Dec 30, 2014, 10:44 AM
Tanzania-based UN International Criminal Tribunal for Rwanda (ICTR) will transfer the cases of six out of nine fugitive suspects to Kigali, Rwanda, for trial now that the judges are satisfied that any accused person, who is sent there for trial, will have the benefit of a fair trial.
This was announced by the Gambian-born chief prosecutor of the court, Hassan Baboucarr Jallow, in an interview with this paper on Monday.
Hassan Baboucarr Jallow, a former attorney-general and justice minister in The Gambia, said that the tribunal currently has only nine fugitives outstanding.
“We will be filing applications in respect of six of them for their cases to go to Kigali, and I expect the judges, following this recent decision, will also approve those requests,” declared Jallow, who is currently in Banjul on holidays.
Mr. Jallow served as Attorney-General and Minister of Justice in the first Republic of The Gambia, from 1984 to 1994.
He was subsequently elected to the post of chief prosecutor ICTR by the United Nations Security Council in 2003, which was later renewed for another four years.
Mr. Jallow is charged with the responsibility of investigating and prosecuting those persons who committed serious violations of international humanitarian law during the Rwandan genocide in 1994.
“One significant development has been a judgment in granting the request of the prosecutor to transfer a case to Rwanda for trial. It means the judges have agreed that acceptable standards of fair trial exist in Rwanda. They are satisfied that any accused who is sent there for trial will have the benefit of a fair trial,” he said in the interview.
The tribunal started trials of the masterminds of the 1994 genocide -- in which at least 800,000 people were killed within 100 days -- in 1997.
The ICTR was designed to try masterminds of the genocide, while trials against lower-level suspects are taking place in grass-roots courts in Rwanda.
Although it has already extended its work twice, its mandate is now due to expire at the end of 2014.
According to Jallow, the prosecutor will be applying to the judges for the transfer of all the cases of fugitives, except three of them. “This”, he went on, “will of course bring an end to that particular part of our work in terms of searching for the fugitives.”
Jallow also revealed that there has been significant cooperation with regard to the fugitives. “We have been working with countries in the Southern, Central, and Eastern African regions, where most of these fugitives are hiding. We have developed modalities for cooperation with these countries, as well as with regional organizations like the Great Lakes Conference,” he said.
However, he noted that whether or not the court arrests those people now, it means they are now in a position where they can transfer their cases to another country, like Rwanda, so that in the event that they are arrested in future, they can just be taken directly to that country for trial, something he described as “a very significant development”.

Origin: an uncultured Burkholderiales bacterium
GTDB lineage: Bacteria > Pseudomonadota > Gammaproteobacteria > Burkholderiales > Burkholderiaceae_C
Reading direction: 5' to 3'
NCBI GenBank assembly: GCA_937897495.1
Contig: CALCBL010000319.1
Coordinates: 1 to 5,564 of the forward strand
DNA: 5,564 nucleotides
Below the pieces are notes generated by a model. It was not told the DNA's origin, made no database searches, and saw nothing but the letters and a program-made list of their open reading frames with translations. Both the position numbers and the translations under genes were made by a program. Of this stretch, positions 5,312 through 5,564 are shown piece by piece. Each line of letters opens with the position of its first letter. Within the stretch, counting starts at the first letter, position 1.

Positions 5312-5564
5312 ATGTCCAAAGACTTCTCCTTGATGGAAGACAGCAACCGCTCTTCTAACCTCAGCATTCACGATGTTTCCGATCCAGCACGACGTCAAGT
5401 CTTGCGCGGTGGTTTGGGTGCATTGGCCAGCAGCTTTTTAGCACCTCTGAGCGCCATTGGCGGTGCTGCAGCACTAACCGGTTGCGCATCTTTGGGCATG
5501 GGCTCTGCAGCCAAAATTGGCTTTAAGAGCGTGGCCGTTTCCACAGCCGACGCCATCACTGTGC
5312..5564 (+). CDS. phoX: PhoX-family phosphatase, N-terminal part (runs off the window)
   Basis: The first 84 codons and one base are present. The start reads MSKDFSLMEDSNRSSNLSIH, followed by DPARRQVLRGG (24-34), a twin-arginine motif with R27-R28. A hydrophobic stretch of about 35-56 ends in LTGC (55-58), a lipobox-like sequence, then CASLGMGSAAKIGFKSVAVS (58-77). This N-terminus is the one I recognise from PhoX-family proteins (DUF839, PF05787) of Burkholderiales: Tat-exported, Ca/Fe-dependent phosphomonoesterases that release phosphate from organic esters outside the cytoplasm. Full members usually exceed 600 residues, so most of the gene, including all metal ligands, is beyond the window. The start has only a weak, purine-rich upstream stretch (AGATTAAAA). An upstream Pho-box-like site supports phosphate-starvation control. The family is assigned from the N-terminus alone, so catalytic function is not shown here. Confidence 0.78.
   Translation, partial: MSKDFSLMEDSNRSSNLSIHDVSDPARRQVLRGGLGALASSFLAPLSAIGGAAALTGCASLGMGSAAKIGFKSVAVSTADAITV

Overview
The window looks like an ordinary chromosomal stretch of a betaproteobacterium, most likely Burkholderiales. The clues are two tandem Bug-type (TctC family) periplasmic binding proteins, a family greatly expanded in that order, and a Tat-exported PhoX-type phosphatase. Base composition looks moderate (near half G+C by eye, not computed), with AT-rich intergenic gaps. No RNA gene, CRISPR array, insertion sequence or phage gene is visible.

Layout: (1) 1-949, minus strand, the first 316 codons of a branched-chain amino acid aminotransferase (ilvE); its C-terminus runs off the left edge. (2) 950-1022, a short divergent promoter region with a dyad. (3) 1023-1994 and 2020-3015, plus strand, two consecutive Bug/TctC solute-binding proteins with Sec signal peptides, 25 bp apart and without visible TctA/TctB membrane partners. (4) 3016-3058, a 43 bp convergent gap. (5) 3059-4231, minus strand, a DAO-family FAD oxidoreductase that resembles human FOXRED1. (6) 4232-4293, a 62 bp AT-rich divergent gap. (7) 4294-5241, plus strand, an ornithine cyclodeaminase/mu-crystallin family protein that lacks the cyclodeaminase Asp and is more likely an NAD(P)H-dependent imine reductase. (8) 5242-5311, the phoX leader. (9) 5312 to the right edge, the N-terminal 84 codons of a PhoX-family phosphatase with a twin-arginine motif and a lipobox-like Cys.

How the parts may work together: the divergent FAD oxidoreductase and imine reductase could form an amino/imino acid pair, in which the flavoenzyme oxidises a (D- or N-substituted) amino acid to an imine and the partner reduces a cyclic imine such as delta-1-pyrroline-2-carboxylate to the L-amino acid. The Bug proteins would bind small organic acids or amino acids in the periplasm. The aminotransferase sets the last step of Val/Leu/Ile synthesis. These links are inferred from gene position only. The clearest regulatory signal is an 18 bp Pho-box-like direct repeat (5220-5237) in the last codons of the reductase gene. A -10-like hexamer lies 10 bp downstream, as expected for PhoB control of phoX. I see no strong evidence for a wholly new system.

“We are actually progressing in terms of finishing our work. We expect that, by the end of this year, the tribunal would have finished the trials of all the detainees, at first instance, and then we will continue with the appeals, which will go on probably till the end of 2012 or early 2013,” he added.
He further stated that, so far, the court has had first instance judgments in respect of some 65 accused persons, and there are more judgments coming up before the end of the year, as well.
He told The Point that the UN Security Council, in a recent resolution, requested that the court try and wind up its work latest by June 2014, expressing hope that the court would have completed well before that date.
“What the council has also decided is to create what it calls a residual mechanism, to carry on the work of the tribunal after 2014, because the nature of the court is such that you cannot completely close it.
“There will be some residual work, that will continue for a while given, for instance, the fact that some of the people who have been sentenced are serving life imprisonments. There may be issues coming up requiring review of their convictions or sentences some 10, 15 or 20 years down the line,” he stated.
Jallow further stated that the court needs to have mechanisms in place, which can respond to and deal with requests from these people for review or revision of their convictions and sentences. “Also we have extensive archives belonging to the tribunal which have to be managed and provide and control access to those archives by accused persons, prosecutors or other interested parties,” he noted.
All these, he went on, require a small core of staff to continue beyond the end of the life of the tribunal itself, for some time.
“In order to deal with that, the council by a resolution created a residual mechanism, which will cover both the Arusha Tribunal as well as the Yugoslavia Tribunal,” he added.
Commenting on the issue of impunity, Jallow said it is absolutely essential that there are mechanisms in place, both at the national and international level, to combat impunity, which means lack of accountability and violation of the rule of law.
This, he said, eventually impacts on peace, progress and respect for human rights.
“It is absolutely necessary, and it can be done. It has been demonstrated that combating impunity is a viable venture, both at the national and international level.
“ The international system cannot deal with all cases, but it has to select the major cases which the national systems may find difficult to cope with,” he said, adding that these cases include those involving people in very senior leadership positions, whom national systems may be unwilling or unable to deal with.